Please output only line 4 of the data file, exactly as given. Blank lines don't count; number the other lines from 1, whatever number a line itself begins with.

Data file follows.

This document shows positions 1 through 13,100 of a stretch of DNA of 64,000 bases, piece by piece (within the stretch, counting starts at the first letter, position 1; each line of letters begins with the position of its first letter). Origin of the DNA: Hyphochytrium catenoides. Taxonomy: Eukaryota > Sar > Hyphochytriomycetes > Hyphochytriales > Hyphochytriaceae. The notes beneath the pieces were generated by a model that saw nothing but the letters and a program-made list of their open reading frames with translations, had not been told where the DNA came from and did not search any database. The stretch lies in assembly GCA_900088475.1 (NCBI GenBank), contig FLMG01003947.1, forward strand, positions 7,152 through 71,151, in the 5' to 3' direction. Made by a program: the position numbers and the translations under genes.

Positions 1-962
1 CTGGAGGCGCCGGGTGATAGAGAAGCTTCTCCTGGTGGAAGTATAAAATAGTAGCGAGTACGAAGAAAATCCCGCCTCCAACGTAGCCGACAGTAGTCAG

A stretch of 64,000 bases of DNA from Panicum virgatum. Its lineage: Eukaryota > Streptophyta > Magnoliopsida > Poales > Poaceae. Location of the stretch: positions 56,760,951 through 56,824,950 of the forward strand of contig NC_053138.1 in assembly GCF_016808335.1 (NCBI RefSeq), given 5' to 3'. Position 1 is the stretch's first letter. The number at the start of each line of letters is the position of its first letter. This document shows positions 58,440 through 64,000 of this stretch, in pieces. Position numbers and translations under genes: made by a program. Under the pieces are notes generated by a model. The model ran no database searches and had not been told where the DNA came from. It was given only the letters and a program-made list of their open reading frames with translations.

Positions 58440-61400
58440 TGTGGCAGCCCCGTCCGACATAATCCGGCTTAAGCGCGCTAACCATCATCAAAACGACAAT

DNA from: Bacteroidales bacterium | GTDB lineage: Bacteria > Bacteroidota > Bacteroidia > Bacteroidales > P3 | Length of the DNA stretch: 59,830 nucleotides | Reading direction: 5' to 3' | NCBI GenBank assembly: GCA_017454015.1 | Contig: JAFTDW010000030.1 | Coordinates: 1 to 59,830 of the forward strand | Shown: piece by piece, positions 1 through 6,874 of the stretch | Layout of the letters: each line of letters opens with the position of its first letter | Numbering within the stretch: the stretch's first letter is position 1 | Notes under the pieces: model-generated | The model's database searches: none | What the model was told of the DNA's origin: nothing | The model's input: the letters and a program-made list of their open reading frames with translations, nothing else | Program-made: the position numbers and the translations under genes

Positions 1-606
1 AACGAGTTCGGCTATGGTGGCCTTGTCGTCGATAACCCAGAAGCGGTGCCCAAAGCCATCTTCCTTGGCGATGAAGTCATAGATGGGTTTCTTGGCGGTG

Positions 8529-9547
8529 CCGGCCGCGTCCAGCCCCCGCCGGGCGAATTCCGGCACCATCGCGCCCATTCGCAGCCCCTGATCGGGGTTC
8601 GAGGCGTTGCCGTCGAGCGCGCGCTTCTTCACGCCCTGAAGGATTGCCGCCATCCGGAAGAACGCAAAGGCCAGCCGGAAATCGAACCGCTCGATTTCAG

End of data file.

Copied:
A stretch of 64,000 bases of DNA from Panicum virgatum. Its lineage: Eukaryota > Streptophyta > Magnoliopsida > Poales > Poaceae. Location of the stretch: positions 56,760,951 through 56,824,950 of the forward strand of contig NC_053138.1 in assembly GCF_016808335.1 (NCBI RefSeq), given 5' to 3'. Position 1 is the stretch's first letter. The number at the start of each line of letters is the position of its first letter. This document shows positions 58,440 through 64,000 of this stretch, in pieces. Position numbers and translations under genes: made by a program. Under the pieces are notes generated by a model. The model ran no database searches and had not been told where the DNA came from. It was given only the letters and a program-made list of their open reading frames with translations.